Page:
pretty obvious isn't it? These four criteria seem to correspond more or less with what GamPoPa, has to say on taking refuge in that chapter in the
Jewel Ornament of Liberation. So I think probably no school or tradition of Buddhism would disagree with that, though no doubt there is a great
deal more that could be said under each of those headings and perhaps other headings also are required.
Dharmapriya: That really leads to the second part of my question. You have often demonstrated that the Pali Suttas show the fundamental
importance of going for refuge. Do you know if any other texts, or any texts other than these Suttas, the one I have quoted, and your own
writings which clearly show the importance and exclusivity of going for refuge?
S: Well there are texts like the Jewel Ornament of Liberation which has that particular chapter. I remember reading some years ago - in fact I
published it in the Mahabodhi Journal - an article, which appeared in response to something that Dr. Guenther had written perhaps also in the
Mahabodhi Journal. I think he said something to the effect that; it was only in Tibetan Buddhism that they had elaborated the nature of the Three
Jewels and the Three Refuges and the nature of the Going for Refuge. And a rather, or slightly indignant Sinhalese Buddhist wrote to reply that
these matters were well known in Sinhalese Buddhism, the Theravada of Ceylon, and were frequently discussed and gave a long list of Pali and
Sinhalese works which discussed these very questions, especially I think, Sinhalese works, which as far as I know have never been translated
into English. I had never heard of these Sinhalese works before and have never seen any reference to them since, but clearly they do exist. So I
think it is maybe not surprising that there is a sort of common tradition of understanding of what is meant by the going for refuge, what is meant
the three jewels, in all forms of Buddhism. But many of these forms of Buddhism, many of the different schools have allowed that to remain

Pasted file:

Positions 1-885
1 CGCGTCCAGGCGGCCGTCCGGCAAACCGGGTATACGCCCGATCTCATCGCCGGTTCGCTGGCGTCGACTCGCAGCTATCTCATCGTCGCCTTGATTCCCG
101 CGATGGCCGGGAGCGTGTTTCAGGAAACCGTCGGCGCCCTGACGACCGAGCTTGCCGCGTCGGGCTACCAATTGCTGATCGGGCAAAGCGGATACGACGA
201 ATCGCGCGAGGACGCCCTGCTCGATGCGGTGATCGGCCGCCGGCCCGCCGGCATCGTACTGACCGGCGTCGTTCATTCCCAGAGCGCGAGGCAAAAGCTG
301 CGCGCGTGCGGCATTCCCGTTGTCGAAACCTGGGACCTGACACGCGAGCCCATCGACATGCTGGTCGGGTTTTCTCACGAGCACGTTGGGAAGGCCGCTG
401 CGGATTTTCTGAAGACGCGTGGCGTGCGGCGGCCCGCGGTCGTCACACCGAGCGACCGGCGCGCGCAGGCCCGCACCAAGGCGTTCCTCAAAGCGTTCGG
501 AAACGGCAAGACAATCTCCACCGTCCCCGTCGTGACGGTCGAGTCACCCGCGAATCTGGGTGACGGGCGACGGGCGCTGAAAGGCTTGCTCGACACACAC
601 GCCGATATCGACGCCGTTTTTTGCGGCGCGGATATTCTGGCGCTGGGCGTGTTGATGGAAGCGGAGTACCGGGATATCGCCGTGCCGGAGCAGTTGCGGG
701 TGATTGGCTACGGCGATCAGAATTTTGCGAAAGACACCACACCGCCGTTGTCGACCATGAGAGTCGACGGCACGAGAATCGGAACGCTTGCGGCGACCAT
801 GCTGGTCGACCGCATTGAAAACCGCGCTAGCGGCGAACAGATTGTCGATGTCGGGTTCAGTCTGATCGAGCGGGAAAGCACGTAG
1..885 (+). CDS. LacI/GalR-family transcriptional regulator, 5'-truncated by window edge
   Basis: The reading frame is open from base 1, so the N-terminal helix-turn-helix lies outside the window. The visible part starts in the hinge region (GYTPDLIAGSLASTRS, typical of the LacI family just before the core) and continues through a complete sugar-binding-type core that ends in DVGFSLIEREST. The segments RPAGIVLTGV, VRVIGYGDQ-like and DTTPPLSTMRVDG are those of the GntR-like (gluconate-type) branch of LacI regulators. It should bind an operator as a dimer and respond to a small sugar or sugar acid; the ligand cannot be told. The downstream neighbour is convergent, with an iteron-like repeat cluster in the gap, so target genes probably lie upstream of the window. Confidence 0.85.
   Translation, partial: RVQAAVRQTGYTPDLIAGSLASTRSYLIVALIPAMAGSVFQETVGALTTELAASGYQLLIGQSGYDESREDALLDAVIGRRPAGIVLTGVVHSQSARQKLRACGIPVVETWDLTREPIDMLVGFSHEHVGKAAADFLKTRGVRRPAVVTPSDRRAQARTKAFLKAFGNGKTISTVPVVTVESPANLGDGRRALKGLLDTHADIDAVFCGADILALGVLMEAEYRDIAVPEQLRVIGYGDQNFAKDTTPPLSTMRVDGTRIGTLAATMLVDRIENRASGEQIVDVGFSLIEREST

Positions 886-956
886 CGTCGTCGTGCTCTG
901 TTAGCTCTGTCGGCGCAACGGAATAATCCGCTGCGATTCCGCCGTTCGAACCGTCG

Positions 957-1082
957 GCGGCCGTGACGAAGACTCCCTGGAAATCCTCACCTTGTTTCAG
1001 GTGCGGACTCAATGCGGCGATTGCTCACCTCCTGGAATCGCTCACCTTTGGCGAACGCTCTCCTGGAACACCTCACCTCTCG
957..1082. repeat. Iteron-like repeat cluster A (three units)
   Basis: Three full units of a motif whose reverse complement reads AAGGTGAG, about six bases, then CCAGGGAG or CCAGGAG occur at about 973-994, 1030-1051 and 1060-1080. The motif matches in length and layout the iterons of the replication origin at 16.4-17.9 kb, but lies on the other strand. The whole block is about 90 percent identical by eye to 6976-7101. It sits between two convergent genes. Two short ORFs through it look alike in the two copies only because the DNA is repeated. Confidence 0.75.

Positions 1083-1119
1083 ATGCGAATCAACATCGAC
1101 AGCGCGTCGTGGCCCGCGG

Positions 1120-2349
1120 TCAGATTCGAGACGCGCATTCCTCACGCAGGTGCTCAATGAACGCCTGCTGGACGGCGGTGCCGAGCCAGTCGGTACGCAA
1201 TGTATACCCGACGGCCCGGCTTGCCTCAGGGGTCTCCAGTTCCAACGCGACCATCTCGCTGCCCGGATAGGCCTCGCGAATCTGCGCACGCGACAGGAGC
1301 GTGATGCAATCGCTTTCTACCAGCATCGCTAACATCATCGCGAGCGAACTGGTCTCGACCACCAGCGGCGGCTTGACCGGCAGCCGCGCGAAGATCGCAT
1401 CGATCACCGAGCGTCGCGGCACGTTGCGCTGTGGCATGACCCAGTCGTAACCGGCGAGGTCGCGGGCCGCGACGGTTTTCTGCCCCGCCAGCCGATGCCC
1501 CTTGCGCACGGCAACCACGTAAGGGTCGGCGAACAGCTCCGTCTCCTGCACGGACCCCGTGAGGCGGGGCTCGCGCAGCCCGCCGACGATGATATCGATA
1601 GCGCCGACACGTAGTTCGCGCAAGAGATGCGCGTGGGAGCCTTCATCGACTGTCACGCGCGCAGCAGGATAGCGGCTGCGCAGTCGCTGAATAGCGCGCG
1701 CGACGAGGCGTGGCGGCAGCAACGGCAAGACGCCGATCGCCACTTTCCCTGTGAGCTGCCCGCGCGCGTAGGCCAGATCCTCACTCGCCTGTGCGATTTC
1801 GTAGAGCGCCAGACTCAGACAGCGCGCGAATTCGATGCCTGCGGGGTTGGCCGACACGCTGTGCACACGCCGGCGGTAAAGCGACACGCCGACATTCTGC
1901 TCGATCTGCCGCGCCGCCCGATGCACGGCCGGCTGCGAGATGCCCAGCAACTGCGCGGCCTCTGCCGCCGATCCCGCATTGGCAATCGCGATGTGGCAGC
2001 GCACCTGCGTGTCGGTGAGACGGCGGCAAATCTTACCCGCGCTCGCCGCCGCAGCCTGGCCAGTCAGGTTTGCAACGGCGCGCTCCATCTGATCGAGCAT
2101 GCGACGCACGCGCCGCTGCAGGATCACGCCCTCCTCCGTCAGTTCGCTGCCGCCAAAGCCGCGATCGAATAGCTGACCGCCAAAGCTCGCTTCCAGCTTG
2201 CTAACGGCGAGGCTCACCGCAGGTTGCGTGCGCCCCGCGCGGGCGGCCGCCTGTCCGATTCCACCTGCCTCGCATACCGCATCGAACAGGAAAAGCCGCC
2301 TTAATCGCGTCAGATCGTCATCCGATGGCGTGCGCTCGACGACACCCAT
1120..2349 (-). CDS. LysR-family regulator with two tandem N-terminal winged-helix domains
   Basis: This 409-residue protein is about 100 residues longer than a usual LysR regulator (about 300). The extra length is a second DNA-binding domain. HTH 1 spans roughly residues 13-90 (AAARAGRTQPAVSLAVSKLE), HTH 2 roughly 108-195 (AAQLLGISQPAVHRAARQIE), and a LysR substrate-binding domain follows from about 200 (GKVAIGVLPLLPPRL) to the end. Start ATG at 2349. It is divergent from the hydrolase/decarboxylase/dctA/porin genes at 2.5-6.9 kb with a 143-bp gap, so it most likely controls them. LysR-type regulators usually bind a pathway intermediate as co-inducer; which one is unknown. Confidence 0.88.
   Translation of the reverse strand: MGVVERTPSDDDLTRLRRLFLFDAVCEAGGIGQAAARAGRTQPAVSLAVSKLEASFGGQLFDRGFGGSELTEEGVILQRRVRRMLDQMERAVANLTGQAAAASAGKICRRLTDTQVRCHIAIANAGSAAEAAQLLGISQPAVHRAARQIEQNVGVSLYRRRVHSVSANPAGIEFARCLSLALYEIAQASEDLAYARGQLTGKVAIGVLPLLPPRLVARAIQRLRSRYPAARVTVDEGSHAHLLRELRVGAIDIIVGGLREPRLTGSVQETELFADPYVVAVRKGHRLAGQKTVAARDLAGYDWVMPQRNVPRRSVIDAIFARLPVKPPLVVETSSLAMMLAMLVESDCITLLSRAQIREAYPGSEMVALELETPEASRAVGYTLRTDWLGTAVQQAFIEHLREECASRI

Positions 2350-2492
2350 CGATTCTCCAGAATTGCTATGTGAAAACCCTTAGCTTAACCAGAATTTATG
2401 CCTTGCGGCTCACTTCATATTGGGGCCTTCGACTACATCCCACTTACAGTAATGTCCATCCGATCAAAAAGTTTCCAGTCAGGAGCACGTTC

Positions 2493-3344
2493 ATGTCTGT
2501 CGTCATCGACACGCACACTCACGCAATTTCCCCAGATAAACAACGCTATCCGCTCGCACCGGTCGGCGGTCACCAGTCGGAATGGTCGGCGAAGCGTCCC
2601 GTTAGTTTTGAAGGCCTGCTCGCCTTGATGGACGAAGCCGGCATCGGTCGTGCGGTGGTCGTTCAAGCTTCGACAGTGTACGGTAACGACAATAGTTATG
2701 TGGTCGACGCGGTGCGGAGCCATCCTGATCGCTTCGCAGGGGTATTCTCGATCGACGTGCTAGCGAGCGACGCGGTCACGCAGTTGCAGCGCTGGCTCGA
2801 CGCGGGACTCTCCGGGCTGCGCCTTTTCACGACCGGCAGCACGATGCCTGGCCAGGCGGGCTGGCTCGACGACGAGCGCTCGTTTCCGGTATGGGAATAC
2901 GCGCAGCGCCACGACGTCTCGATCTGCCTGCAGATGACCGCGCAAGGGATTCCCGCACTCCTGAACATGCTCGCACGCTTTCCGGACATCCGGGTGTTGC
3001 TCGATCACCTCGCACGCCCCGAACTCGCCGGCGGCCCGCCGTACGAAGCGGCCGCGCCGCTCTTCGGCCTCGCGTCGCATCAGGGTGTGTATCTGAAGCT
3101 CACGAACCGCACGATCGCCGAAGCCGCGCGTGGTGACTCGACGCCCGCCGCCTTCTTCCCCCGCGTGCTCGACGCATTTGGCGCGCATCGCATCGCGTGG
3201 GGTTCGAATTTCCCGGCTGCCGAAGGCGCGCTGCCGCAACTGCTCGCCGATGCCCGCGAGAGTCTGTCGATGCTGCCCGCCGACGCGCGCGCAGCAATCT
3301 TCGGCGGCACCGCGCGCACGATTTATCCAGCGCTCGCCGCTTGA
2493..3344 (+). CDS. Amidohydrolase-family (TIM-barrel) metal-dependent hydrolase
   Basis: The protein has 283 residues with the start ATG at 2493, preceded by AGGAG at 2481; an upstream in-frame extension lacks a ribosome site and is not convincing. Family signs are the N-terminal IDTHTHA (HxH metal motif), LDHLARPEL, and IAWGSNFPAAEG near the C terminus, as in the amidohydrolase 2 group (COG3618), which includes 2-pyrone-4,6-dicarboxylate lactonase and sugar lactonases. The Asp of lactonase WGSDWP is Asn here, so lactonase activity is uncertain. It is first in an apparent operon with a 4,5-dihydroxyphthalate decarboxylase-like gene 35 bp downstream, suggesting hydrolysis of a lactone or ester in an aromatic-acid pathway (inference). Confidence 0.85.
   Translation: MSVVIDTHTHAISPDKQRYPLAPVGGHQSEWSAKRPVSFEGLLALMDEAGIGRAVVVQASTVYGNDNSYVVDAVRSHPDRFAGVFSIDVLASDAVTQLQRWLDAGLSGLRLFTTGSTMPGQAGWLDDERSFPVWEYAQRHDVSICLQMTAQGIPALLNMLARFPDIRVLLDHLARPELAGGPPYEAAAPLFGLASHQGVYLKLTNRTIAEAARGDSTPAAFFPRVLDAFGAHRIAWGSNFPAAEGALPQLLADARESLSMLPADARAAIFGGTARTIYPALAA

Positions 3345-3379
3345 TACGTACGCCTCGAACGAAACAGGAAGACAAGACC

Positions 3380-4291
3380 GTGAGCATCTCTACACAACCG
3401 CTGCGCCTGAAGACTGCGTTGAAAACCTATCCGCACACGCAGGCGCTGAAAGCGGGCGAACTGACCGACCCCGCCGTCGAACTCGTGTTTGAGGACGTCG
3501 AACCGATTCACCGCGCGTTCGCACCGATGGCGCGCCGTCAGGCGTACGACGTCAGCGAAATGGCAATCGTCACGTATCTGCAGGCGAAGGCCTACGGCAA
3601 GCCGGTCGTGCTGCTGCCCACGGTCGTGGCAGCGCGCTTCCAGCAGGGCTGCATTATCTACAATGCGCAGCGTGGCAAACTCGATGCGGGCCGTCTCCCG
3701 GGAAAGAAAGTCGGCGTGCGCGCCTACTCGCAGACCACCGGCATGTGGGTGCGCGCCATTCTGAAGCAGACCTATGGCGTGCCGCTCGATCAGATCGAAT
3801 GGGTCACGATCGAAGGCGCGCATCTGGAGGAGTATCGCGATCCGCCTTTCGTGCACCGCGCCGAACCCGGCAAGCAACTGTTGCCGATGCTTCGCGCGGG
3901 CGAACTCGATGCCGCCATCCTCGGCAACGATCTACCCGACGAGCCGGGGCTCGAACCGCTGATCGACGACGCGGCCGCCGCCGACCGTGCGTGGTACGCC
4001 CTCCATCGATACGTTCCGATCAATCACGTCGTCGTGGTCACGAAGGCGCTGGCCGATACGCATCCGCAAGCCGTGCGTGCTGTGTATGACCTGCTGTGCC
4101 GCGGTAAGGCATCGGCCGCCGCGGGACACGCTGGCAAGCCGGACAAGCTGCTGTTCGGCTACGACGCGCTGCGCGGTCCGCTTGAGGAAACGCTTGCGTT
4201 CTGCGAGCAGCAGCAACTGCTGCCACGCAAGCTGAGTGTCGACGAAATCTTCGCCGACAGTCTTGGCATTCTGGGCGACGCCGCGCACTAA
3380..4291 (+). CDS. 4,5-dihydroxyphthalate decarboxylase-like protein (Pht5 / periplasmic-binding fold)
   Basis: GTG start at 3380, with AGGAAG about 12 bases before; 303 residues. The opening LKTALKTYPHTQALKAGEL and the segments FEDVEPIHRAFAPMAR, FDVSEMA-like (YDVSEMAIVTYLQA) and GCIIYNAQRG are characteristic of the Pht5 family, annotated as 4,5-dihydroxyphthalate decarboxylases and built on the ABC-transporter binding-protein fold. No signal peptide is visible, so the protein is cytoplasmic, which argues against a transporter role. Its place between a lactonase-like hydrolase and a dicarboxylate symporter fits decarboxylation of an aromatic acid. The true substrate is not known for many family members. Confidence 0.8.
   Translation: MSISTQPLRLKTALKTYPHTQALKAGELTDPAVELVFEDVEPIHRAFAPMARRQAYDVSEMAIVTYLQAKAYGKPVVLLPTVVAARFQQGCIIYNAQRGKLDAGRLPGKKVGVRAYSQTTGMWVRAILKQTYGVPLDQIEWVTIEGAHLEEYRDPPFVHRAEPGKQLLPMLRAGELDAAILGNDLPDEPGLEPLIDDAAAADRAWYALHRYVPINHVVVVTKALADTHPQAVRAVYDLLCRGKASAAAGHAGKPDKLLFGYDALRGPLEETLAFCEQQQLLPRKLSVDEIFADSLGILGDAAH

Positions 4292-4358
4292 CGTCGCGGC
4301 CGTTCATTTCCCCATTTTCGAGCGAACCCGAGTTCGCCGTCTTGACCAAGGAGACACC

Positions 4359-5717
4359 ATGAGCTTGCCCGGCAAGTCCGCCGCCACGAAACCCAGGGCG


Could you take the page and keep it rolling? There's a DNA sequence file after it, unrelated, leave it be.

rather a dead letter in the sense that; though such teachings are there in the book, they don't figure very prominently in popular expositions. I
think it is taken for granted that everybody in a Buddhist country has gone for refuge and that's that! No further comment, no explanation is
required, I think that tends to be the attitude; you say Buddham saranam gacchami and so on and you have gone for refuge, that's that!, there's
nothing more to be said, which obviously is far from being the case. But in the literature it does seem that in all forms of Buddhism as far as one
can tell, there are discussions of what the going for refuge means.
It is a question of resuscitating those discussions if one can.
Dharmapriya : I was struck because I hadn't run across any modern sources other than you before I read this, this morning. Do you know any
modern writers who talk about it with any real understanding or depth.
S: Well Nyanaponika did write that booklet on, what was it?, the Three Jewels or the Three Refuges? The Threefold Refuge. And he had some
understanding of the matter but it was rather surprising that we did find when we studied that work, definite limitations to his understanding.
Some of them surprising and others not so surprising in view of the fact that he belongs to the Theravada tradition. Who has gone through that
little work? Yes it is quite fundamental so people should try to go through it. I suspect that when they are translated, other Tibetan works dealing
with the Path, Lam Rim type works, the stages of the Path type works like GamPoPa's works, when these works are translated we shall suddenly
find discussions of taking refuge. I mean, TsongKhaPa's Lam Rim which is supposed to be the masterpiece of this type of literature, is in
process of publication and there is sure to be a discussion of the topic there, it will be quite interesting to see that when the book appears.
Suvajra : You have written an article entitled Ordination and initiation in the three Yanas. I have not actually read this article yet. Could this be
used as a basis for study in the FWBO or is it outdated?
S: I think within a certain context as it were because this is more of a just traditional study, the existing as it were state of affairs. I would have
to look at it carefully, because if it was included in a collective volume of my essays and articles which I think is the idea, I probably would ...